• Clinical science

Primary biliary cholangitis

Abstract

Primary biliary cholangitis (PBC; also known as primary biliary cirrhosis) is a chronic progressive liver disease of autoimmune origin that is characterized by destruction of the intralobular bile ducts. The pathogenesis of PBC is unclear; however, it primarily affects middle-aged women and is frequently associated with other autoimmune conditions. In the early stages, PBC is typically asymptomatic. Fatigue is the most common initial complaint. In advanced disease, increased fibrotic changes lead to typical signs of cholestasis (e.g., jaundice) and portal hypertension (e.g., ascites, gastrointestinal bleeding). Elevated cholestasis parameters (ALP, γ-GT, bilirubin) as well as antimitochondrial antibodies (AMAs) help establish the diagnosis. Management consists of slowing disease progression with ursodeoxycholic acid and relieving symptoms. Liver transplantation is the only definitive treatment.

Epidemiology

References:[1][2]

Epidemiological data refers to the US, unless otherwise specified.

Etiology

  • Idiopathic: however, generally accepted as an autoimmune disease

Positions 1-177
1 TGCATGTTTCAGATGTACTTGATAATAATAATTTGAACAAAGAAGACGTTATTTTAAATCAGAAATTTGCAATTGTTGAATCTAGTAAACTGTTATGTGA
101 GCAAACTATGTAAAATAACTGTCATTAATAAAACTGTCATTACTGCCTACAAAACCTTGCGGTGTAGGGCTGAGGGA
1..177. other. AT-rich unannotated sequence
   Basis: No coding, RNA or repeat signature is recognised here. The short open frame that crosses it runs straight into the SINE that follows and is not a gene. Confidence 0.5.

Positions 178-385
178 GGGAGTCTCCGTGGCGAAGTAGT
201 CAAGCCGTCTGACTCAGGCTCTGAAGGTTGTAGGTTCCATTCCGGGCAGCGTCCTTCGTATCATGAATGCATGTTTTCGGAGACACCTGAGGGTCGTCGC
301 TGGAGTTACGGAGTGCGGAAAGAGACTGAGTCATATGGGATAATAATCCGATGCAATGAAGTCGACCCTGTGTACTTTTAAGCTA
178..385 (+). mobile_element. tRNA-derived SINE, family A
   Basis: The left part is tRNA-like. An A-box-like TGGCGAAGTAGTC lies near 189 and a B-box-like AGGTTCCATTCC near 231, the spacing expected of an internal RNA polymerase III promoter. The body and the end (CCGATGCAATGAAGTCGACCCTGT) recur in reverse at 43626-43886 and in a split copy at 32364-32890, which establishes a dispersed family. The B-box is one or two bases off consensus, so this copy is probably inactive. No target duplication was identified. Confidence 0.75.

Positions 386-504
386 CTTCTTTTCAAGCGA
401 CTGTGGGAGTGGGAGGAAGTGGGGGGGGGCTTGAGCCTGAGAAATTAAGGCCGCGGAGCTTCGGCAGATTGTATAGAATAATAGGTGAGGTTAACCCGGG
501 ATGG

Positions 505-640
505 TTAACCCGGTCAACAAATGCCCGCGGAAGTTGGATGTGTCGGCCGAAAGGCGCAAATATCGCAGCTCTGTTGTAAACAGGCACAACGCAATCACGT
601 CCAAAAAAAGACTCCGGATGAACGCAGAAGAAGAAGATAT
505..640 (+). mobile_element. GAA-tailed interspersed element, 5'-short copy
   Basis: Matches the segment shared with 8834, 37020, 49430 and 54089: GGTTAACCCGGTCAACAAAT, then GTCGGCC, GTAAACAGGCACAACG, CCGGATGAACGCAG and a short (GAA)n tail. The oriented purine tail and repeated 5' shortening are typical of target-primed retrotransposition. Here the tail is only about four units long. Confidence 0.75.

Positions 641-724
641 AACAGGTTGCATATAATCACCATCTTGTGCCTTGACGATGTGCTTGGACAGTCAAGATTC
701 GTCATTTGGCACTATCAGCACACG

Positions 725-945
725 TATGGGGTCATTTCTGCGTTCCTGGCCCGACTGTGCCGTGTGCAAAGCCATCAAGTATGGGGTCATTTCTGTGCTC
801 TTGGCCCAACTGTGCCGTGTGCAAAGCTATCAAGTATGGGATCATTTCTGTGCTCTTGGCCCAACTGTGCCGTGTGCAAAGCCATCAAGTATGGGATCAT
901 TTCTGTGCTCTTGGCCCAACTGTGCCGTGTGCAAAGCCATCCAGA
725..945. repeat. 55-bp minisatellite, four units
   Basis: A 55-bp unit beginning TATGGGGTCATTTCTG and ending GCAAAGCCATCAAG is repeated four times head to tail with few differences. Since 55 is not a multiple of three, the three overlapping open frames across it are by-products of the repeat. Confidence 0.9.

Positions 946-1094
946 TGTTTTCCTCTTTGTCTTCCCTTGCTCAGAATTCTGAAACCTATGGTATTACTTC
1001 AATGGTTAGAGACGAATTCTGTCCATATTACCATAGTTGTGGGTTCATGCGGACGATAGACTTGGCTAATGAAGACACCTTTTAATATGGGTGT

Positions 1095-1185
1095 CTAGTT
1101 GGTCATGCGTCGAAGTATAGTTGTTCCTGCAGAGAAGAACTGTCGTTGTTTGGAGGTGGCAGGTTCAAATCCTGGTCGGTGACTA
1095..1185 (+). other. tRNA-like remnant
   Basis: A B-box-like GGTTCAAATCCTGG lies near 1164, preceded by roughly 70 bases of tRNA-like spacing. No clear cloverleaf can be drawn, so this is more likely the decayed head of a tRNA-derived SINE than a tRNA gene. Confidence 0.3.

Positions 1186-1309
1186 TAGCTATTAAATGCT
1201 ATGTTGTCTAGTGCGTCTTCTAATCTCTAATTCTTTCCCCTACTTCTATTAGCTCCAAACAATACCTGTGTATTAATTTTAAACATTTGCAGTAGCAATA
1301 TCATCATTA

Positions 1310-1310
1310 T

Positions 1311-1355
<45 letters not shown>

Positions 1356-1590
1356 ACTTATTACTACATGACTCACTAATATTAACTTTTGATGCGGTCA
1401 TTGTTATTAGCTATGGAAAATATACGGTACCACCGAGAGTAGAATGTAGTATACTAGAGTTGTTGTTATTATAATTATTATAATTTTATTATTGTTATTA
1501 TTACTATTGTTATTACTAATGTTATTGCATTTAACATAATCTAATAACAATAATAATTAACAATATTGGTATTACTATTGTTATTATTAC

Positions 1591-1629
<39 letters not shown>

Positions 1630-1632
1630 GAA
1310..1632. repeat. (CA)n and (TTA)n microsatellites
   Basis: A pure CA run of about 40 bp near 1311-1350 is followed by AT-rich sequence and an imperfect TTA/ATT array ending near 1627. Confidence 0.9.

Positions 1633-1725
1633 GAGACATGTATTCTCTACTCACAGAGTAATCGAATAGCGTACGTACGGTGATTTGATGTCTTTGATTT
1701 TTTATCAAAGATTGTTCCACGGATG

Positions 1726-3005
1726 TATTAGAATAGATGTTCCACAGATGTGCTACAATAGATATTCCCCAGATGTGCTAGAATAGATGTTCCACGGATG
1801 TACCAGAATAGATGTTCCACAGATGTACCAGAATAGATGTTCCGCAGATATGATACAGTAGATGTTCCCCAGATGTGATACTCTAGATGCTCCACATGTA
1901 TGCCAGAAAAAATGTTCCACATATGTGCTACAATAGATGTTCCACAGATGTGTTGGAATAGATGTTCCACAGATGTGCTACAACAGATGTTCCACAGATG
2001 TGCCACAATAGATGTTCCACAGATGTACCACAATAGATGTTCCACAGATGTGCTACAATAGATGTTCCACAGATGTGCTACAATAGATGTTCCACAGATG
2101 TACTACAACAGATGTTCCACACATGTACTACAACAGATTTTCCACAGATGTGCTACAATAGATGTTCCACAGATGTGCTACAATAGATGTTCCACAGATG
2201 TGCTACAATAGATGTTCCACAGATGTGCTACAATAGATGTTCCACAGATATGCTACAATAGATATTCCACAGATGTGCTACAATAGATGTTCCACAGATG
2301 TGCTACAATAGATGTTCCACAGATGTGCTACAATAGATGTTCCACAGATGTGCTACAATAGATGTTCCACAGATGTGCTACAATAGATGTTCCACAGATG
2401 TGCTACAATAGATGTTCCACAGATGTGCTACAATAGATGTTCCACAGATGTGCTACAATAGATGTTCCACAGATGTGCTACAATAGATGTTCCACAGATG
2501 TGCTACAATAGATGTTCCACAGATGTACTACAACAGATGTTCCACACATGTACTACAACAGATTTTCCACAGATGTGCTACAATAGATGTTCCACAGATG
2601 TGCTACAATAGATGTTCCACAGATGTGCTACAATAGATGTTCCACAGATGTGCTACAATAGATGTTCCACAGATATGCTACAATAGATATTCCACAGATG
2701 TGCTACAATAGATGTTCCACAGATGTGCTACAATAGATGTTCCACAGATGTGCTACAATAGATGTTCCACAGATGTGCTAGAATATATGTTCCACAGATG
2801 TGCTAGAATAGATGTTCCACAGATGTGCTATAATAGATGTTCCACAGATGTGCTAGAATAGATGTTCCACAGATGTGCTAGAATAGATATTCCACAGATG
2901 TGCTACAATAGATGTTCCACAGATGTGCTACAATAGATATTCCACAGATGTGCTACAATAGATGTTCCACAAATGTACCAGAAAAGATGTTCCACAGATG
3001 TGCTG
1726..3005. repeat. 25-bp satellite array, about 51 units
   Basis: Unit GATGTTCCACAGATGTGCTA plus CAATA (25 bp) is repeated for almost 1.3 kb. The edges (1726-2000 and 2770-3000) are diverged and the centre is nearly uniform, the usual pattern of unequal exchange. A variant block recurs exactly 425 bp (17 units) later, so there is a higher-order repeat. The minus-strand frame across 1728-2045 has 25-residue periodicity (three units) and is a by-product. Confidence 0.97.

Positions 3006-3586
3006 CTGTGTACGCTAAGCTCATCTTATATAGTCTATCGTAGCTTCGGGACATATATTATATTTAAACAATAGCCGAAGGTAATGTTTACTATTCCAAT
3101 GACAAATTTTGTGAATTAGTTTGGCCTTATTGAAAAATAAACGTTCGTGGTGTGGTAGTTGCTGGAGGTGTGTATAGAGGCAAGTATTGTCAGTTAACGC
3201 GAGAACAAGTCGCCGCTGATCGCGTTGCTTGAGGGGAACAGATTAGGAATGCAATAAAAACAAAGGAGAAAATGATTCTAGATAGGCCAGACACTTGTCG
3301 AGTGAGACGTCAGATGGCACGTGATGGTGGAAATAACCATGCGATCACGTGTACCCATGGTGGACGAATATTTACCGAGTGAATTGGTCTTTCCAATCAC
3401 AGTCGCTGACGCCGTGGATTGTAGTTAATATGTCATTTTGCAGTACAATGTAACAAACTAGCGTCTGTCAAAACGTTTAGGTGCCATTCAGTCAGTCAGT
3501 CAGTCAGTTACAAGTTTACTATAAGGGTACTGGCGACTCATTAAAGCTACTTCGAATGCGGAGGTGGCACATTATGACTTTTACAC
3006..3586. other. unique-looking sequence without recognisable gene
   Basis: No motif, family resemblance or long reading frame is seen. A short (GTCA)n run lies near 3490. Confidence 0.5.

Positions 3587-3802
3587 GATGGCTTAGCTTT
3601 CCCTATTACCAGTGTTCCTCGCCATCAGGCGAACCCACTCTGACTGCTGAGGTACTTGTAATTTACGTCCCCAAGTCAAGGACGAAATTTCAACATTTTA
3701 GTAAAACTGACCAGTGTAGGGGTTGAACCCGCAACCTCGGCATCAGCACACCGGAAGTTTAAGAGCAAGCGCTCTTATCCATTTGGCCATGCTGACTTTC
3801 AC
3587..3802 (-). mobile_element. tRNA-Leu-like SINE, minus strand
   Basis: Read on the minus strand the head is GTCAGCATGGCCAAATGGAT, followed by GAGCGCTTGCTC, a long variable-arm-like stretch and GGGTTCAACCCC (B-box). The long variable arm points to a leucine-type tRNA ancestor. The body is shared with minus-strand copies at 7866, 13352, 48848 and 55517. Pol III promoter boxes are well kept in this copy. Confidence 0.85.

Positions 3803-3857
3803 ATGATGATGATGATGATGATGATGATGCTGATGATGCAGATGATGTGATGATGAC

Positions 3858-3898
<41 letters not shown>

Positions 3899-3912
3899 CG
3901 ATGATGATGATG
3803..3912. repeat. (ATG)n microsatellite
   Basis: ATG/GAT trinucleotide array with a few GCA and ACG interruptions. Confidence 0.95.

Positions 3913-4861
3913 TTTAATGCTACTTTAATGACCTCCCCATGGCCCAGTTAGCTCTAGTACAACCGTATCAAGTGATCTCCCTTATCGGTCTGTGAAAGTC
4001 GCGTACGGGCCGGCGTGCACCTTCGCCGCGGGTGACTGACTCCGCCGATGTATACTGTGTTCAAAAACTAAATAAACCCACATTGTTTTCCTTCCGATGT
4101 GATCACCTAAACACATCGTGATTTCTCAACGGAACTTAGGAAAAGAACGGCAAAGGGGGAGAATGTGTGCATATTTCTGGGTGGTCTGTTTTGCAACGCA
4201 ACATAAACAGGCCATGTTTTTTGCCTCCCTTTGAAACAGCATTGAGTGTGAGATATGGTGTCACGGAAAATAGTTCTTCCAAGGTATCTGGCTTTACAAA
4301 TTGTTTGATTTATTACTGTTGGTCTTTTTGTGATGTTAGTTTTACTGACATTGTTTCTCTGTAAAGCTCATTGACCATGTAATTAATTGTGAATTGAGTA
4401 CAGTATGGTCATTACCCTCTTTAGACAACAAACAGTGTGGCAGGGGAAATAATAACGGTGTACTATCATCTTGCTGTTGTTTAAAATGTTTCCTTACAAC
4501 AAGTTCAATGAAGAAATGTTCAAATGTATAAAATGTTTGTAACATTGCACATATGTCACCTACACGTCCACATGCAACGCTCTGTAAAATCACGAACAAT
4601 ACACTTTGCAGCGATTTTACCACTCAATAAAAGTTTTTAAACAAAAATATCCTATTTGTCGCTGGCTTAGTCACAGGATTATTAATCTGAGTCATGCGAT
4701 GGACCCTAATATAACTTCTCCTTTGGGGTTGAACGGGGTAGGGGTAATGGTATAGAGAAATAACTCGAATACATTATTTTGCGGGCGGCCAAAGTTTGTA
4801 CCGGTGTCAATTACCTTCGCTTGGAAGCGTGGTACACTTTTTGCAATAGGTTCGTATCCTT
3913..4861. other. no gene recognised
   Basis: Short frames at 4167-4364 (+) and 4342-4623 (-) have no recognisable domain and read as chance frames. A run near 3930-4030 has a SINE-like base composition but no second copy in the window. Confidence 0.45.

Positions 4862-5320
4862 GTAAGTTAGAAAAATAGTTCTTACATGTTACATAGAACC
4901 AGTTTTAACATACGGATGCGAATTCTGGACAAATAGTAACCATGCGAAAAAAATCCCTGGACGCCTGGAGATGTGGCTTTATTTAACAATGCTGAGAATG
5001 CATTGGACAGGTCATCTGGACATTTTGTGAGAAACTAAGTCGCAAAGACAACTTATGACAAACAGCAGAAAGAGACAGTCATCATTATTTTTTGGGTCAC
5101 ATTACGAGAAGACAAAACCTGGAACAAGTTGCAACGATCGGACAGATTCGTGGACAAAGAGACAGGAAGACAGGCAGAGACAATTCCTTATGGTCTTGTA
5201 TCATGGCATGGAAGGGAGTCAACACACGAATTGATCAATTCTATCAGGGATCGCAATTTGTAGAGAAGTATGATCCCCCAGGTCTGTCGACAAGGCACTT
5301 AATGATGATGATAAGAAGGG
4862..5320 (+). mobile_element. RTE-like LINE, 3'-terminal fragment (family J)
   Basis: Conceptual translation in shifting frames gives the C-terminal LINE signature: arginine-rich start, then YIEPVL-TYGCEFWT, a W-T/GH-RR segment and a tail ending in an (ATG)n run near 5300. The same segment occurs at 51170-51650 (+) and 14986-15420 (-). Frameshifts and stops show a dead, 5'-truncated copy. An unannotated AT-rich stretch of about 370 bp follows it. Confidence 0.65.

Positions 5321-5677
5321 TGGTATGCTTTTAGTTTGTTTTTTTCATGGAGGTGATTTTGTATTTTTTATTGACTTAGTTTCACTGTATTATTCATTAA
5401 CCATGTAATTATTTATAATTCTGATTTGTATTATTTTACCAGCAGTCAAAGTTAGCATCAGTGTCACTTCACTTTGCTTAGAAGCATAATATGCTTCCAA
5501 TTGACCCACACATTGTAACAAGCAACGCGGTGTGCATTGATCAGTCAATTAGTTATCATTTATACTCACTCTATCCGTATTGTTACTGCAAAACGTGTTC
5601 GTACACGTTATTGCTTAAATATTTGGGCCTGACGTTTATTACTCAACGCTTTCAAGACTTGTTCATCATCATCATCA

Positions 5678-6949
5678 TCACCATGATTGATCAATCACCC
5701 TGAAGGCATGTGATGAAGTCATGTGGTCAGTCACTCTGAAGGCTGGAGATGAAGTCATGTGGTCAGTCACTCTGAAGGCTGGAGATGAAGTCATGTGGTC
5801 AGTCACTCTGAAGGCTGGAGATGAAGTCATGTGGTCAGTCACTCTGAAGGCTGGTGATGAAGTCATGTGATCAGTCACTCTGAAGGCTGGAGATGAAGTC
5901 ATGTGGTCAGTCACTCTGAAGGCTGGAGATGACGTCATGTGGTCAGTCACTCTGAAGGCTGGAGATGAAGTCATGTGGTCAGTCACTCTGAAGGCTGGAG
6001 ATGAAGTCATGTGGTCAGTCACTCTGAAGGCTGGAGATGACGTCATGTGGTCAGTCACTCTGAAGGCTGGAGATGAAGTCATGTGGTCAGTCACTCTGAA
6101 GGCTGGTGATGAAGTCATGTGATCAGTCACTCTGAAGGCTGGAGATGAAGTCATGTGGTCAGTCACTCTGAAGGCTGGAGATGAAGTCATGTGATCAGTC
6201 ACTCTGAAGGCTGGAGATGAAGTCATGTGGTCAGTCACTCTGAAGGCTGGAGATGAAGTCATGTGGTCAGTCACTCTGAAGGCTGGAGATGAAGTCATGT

• Associated with other autoimmune conditions (see “Clinical features” below)
  • Positive family history is a predisposing factor.

References:[3][1]

Pathophysiology

  • Inflammation and progressive destruction (likely due to an autoimmune reaction) of the small and medium-sized intrahepatic bile ducts (progressive ductopenia) → defective bile duct regenerationchronic cholestasis → secondary hepatocyte damage due to increased concentration of toxins that typically get excreted via bile → gradual portal and periportal fibrotic changes → liver failure → liver cirrhosis and portal hypertension (in advanced stage)

References:[3]

Clinical features

Patients are initially often asymptomatic (25% of cases are diagnosed incidentally). Signs and symptoms are mainly due to the resulting cholestasis, liver cirrhosis, and portal hypertension.

References:[3][1]

Diagnostics

  • Laboratory tests
  • Liver biopsy
    • Can confirm the diagnosis (although not required)
    • Necessary for staging

References:[1]

Pathology

Histopathological stages

Differential diagnoses

The differential diagnoses listed here are not exhaustive.

Treatment

There is no cure for PBC. Treatment consists of slowing disease progression and alleviating symptoms. Liver transplantation is the only definitive treatment.

References:[3]

Complications

References:[1]

We list the most important complications. The selection is not exhaustive.